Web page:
Alba: A Wildlife Adventure review – picture perfect

Like most people, I didn’t get a holiday this year thanks to a certain pandemic doing the rounds – thankfully, Alba: A Wildlife Adventure more than makes up for it. After a couple of hours in its care-free company, I feel like I really have pitched up on a Mediterranian island for a couple of weeks of exploration in the sun. Not that ustwogames’ latest is entirely without drama; its heroine, Alba Singh, is an eco-conscious youngster who, with the help of her friend Inés, sets out to save a local nature reserve from being tarmacked over and turned into a hotel by greedy property developers.

The duo’s plan is simple: roam the island, doing good turns for the locals, who’ll often sign your ‘save the nature reserve’ petition in return. There are other things you can do, too: take photographs of local animals on your smartphone, or picking up litter and putting it back in bins, or using your set of tools to repair signs and benches around the neglected nature reserve. Those tasks might not sound like a great deal of fun in isolation, but what Alba does so brilliantly is depict the world from a child’s perspective. Before long, you’re excited to see a rare bird of prey and snapping a picture of it on your phone; fixing bird boxes and seeing the sparrows and finches turn them into little homes brings its own frisson of cheer.

There’s also some wonderful writing in Alba. When the island’s shifty mayor breaks the news of the hotel to a gathering of locals, there’s a believable range of reactions: while the grown-ups are ambivalent (“It’s a shame, but think of the job opportunities,” and so forth), the children are unshakeable in their belief that it’s an ecological catastrophe. There’s a sweetness, too, in Alba and Inés’s idealism: their faith that a few signatures on a petition here, a fixed-up bridge there will really make a difference as the builders and diggers start to roll into view.

Snapping pictures of birds really will make you feel like a kid again.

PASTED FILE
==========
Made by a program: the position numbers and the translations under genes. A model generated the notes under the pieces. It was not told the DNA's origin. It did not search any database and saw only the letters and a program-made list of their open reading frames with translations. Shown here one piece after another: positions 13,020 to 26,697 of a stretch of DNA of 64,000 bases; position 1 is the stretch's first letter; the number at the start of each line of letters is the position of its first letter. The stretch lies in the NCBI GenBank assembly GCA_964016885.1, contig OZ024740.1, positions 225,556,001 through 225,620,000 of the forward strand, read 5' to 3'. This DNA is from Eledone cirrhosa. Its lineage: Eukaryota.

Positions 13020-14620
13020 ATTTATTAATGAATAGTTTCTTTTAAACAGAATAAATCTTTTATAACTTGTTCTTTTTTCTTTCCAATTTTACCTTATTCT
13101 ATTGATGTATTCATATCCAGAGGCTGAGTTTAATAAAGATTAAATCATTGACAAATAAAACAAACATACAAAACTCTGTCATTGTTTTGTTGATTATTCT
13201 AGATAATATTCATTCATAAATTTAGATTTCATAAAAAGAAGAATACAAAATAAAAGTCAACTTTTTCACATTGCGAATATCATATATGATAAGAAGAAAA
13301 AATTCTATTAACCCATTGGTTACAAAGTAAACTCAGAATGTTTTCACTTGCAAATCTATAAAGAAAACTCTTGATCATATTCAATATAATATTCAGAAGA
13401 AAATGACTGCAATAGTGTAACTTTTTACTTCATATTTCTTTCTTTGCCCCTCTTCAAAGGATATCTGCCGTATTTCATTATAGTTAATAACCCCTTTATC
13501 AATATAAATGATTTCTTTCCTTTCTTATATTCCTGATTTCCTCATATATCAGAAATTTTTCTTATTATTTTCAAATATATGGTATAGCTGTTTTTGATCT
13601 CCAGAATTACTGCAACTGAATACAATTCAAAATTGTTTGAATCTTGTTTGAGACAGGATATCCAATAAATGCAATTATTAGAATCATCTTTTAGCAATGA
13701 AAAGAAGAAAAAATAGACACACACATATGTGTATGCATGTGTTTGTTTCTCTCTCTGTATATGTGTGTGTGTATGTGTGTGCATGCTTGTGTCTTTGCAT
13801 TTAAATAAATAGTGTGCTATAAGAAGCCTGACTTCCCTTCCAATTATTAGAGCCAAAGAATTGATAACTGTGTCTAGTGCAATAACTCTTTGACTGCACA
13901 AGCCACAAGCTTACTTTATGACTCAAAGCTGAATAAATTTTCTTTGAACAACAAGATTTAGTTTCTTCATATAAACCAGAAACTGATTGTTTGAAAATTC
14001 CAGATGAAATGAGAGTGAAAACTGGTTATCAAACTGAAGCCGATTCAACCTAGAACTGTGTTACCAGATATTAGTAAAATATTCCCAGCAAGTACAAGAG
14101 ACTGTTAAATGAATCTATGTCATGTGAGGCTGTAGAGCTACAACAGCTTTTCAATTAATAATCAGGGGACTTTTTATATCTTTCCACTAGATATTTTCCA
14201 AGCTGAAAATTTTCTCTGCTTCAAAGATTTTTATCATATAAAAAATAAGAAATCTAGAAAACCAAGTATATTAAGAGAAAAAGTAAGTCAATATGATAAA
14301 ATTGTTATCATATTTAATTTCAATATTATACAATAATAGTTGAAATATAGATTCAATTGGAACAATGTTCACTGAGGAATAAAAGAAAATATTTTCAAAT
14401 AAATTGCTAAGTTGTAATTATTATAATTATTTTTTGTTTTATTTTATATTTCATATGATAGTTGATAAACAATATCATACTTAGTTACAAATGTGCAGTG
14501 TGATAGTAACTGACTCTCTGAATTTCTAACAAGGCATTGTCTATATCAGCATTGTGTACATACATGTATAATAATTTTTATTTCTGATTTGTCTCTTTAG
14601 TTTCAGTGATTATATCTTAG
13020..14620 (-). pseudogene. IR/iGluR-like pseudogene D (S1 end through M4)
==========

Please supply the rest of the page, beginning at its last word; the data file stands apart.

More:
Alba’s only a short game – you could speed through it in a couple of hours if you so wished – but it’s a considered kind of brevity. The island’s compact, but every inch of it is packed with things to do and low-poly detail, from the exquisitely observed movements of animals to the instantly recognisable Spanish houses and shop fronts. It’s such a pleasantly wrought setting that you’ll likely find yourself thoroughly enjoying what might seem like pointless busywork in other, bigger games: picking up litter has rarely felt as pleasing, or as soothing, as it does here.

Above all, Alba gives you a new perspective on everyday life. If you haven’t been birdwatching or exploring in woodland since you were a little kid, this is the kind of game capable of reigniting a childlike glee at the wonders of the natural world. When the end credits on Alba rolled, I really wasn’t ready to take the trip back to grey old reality.

Alba’s a superbly animated character: her hopping-skipping run-cycle says more about her plucky personality than reams of text ever could.


The menagerie of animals flittering or scampering around are so much fun to find. I actually let out an embarrassing yelp of excitement when I spotted a rare owl in a tree – capturing all the wildlife on camera is a truly compulsive pastime. Gotta catch ‘em all.


An absolutely charming eco-fable that richly deserves your attention.


Genre: Nature-’em-up | Format: PC (reviewed), PS4, Xbox One, Mac | Developer: ustwogames | Publisher: ustwogames | Price: £13.49 | Release date: 11 December

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